Page 7: I like that Batman/Bruce Wayne's first words in this issue are, "Stuff? Don't know stuff." That's the problem, isn't it, Batman? You don't know what's going on and neither do we--even if we have a collection of your Silver Age adventures. But it's fun to guess.
Honor Jackson recognizes Bruce Wayne even though it was Batman who gave him the money two issues earlier. Perhaps Jackson just recognizes the very famous Wayne from some publicity, but he specifically says, "Honor Jackson never forgets a good turn!" seemingly in reference to ye olde wad of cash. Homeless people are not only fun and magical, but they can see through disguises. Good to know for future reference.
In unrelated annotation news, "Soljer" was a character Jim Shooter created for Superboy #210 (featuring the Legion of Super-Heroes). I mention it here, because it's what I think of when I see "soldier" spelled that way, and I like that Legion story a lot (mostly because it has some pretty Mike Grell pencils). It also plays into my theory that Morrison's entire Batman run actually takes place in 3008 and Computo is the Black Glove. J/K! Ha!
Pages 8-9: Here we get the present day homeless action crosscut with the black, white, and red flashbacks to what happened between the last issue and this one. We see Batman going into shock after saying the trigger word, and then Dr. Hurt coming in and doping up Batman with some crystal meth (which is bad for you, kids!).
When Dr. Hurt says "How you've grown, hmm? How long has it been?" we're probably supposed to think that Dr. Hurt is referring to more than just the time they hung out and played with sensory deprivation. No, this Dr. Hurt knows Bruce Wayne from way back. Could it be his long-thought-dead father? His suspiciously rarely referenced older brother? His post-op transgender mother? One can only speculate.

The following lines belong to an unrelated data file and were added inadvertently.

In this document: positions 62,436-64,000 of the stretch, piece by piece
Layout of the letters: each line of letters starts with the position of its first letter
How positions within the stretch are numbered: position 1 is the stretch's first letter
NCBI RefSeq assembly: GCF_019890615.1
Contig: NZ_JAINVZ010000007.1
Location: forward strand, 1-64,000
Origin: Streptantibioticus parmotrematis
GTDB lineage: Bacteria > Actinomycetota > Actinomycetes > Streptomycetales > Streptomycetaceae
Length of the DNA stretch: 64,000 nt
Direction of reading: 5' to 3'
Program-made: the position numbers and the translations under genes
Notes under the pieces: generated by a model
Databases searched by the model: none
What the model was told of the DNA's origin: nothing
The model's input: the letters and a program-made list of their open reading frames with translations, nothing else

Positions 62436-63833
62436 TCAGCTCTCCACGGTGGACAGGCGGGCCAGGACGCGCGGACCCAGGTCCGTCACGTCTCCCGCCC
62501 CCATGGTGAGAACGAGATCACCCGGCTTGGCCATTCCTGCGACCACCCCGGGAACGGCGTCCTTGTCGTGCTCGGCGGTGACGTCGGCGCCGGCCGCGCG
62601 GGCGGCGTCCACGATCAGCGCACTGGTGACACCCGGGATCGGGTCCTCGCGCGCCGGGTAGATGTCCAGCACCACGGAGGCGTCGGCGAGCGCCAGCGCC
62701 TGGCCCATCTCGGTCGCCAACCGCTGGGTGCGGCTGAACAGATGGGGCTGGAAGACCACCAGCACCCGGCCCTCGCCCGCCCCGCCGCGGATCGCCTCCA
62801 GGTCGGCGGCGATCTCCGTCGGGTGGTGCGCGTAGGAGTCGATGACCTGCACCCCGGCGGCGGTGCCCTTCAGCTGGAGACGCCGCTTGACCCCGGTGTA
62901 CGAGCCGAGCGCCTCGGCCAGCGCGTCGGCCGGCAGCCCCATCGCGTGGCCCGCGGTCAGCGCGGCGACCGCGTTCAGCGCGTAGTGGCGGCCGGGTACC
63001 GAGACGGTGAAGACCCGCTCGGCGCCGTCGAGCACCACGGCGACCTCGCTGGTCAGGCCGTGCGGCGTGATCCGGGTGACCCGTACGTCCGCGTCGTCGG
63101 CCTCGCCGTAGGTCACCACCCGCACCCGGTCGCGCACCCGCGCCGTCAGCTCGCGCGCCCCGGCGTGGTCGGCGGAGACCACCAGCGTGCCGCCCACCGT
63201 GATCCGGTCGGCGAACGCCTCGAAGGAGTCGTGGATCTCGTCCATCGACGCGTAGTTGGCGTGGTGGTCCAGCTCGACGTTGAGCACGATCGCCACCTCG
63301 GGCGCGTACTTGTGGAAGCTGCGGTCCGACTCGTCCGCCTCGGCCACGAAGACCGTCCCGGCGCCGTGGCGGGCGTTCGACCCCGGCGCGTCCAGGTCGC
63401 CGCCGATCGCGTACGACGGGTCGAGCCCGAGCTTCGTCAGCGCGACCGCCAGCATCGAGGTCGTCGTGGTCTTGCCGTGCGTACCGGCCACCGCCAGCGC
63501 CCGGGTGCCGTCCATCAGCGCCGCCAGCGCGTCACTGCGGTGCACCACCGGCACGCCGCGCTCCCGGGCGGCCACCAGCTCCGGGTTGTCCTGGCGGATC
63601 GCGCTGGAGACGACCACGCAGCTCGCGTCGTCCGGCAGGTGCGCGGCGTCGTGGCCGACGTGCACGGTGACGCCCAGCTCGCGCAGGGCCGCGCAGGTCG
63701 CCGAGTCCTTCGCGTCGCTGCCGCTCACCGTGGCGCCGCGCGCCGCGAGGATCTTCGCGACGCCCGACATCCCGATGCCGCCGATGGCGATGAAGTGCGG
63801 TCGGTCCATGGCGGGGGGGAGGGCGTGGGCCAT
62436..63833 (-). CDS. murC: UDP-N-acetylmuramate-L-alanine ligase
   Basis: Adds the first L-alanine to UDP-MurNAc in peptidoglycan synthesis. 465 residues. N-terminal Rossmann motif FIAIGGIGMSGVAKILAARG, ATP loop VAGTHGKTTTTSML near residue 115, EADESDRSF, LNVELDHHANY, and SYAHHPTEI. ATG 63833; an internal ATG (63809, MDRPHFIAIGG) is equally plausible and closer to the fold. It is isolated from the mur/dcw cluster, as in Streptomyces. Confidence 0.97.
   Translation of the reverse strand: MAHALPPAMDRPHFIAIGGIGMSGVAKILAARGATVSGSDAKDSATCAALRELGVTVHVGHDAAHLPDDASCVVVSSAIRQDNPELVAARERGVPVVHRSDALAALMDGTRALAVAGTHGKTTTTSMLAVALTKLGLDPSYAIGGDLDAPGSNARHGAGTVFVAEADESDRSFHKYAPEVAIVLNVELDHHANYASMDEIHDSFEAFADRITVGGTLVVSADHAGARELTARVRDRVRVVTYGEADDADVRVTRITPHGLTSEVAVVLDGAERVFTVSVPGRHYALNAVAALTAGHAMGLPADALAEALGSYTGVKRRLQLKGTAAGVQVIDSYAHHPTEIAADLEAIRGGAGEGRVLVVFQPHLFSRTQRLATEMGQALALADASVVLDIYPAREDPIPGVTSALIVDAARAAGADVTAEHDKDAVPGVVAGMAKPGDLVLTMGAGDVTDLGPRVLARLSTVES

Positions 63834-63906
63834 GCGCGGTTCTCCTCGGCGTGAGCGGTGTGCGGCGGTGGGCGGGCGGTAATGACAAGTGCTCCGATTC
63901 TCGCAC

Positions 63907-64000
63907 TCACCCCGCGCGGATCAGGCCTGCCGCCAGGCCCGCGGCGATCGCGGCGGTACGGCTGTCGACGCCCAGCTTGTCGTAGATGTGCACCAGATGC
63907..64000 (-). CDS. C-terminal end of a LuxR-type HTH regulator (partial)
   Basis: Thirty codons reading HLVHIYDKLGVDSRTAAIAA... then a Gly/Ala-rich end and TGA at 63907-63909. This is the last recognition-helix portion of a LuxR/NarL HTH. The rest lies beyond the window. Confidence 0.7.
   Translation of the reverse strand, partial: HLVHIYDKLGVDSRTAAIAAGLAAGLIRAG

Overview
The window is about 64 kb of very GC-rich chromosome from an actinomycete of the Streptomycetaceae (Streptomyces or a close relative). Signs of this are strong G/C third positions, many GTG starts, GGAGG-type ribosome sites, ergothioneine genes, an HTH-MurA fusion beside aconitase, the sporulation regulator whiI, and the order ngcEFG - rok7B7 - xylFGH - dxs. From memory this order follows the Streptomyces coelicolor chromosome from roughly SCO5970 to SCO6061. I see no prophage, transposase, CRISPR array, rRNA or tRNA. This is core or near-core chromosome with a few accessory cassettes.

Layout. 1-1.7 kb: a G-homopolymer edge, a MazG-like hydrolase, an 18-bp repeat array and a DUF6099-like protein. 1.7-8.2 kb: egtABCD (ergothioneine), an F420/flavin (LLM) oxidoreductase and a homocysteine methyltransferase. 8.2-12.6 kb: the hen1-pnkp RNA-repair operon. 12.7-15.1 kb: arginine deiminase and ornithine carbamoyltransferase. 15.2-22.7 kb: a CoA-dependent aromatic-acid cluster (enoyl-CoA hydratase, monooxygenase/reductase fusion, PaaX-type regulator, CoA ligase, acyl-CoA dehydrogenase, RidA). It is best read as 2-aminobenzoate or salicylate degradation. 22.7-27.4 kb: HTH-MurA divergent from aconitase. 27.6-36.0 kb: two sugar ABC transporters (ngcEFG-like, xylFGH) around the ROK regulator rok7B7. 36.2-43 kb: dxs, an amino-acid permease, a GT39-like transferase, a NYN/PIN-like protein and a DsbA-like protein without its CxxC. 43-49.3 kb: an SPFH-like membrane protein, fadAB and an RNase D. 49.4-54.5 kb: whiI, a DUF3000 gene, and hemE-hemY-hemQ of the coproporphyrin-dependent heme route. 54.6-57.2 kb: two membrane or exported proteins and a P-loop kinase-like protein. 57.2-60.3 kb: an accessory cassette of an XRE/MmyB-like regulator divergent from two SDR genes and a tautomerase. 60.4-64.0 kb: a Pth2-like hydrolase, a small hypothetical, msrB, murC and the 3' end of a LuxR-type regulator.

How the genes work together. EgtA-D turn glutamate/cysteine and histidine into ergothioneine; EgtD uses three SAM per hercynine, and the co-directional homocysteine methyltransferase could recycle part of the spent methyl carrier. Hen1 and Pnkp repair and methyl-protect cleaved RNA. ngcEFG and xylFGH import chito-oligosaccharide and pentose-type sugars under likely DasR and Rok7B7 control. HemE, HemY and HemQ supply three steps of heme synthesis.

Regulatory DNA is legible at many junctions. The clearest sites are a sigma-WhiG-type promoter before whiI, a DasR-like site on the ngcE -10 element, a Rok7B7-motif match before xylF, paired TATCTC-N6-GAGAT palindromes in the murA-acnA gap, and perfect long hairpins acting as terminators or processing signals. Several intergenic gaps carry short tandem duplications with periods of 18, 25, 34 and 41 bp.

Jackson establishes the structure of this issue as a heroic quest story by calling it an "odyssey," and that makes him the Supernatural Aid. You know, like Gandalf--also a crazy homeless person.
Pages 10-11: Nightwing fights some fourth-rate gladiators and makes jokes that even he knows aren't funny. When I was going back and rereading a lot of the mid-to-late 1950s Batman stories, I was surprised at how often Batman ended up in Rome or ended up fighting people who looked like centurions. I guess Morrison had the same kind of stuff lodged in his brain as well, from all that Bat-research, because here we go with the Roman dudes. They probably work for Charlie Caligula, another Club of Villains guy. Oh, and that's Scorpiana at the end, which doesn't bode well for Nightwing, apparently, because he's never heard from again! Except in Arkham Asylum (as we'll see)!
Pages 12-13: Jackson and the Wayne-with-the-heroin-jones play at Gulf War Veteran for a bit before fighting with the menacing Psycho Riderz. These guys are obviously just an excuse to see Bruce Wayne kick some people in the neck, but they are called the PSYCHO Riderz and Morrison's Batman is all about psychosis, so there's that. Just pointing it out.
There's no dialogue in the final panel of page 13, but you know they're both thinking "feets, don't fail me now!" Especially Honor Jackson, being a cliche and all.
Pages 14-15: "Delta Force," is a reference to Army Special Forces, since Bruce Wayne is all badass with his fighting skillz and all that. But let's not forget that Delta Force is also a movie starring Chuck Norris AND Joey Bishop. Morrison was probably thinking about that cinematic masterpiece while writing every Batman issue ever.
How does Bruce Wayne know what his haircut looks like? One wonders. Does he have a mirror in his slacks?
"Sherlock Holmes" is a fictional detective who Batman met for "real" in Detective Comics #572. Neither Chuck Norris nor Joey Bishop ever played Sherlock Holmes in a movie, sadly.
Jackson hands the Bat-Radia to Bruce Wayne here, although we don't know that until the end of the issue. How he ended up with the Bat-Radia we do not know, although as the Gandalf-analogue in this story, he does have the power to grant sacred boons and all that. Plus, he's like Captain Caveman with that cart of his--he can pull anything out of that sucker.
The quest was to get some booze, which goes to show that it's all about the journey, not the destination. Unless the destination is booze-ville.